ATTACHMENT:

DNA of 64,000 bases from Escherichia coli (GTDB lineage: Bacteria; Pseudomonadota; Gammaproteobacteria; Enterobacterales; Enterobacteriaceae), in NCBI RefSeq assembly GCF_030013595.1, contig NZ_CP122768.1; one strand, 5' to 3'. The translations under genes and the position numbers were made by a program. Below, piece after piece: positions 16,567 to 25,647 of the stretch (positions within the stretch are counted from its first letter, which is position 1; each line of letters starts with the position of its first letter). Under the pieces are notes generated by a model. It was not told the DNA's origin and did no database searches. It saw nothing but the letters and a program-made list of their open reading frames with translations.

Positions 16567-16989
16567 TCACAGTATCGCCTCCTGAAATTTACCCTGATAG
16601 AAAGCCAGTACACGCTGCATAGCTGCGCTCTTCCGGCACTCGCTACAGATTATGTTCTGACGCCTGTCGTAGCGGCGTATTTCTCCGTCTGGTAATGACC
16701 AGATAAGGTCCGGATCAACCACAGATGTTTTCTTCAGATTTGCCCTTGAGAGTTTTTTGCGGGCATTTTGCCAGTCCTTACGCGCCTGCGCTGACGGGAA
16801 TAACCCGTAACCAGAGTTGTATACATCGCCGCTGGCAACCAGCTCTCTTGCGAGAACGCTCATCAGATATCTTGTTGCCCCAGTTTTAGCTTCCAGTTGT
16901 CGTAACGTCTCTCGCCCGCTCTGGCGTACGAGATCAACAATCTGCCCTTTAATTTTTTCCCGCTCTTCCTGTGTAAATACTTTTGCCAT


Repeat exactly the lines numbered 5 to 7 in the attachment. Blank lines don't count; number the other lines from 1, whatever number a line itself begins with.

16701 AGATAAGGTCCGGATCAACCACAGATGTTTTCTTCAGATTTGCCCTTGAGAGTTTTTTGCGGGCATTTTGCCAGTCCTTACGCGCCTGCGCTGACGGGAA
16801 TAACCCGTAACCAGAGTTGTATACATCGCCGCTGGCAACCAGCTCTCTTGCGAGAACGCTCATCAGATATCTTGTTGCCCCAGTTTTAGCTTCCAGTTGT
16901 CGTAACGTCTCTCGCCCGCTCTGGCGTACGAGATCAACAATCTGCCCTTTAATTTTTTCCCGCTCTTCCTGTGTAAATACTTTTGCCAT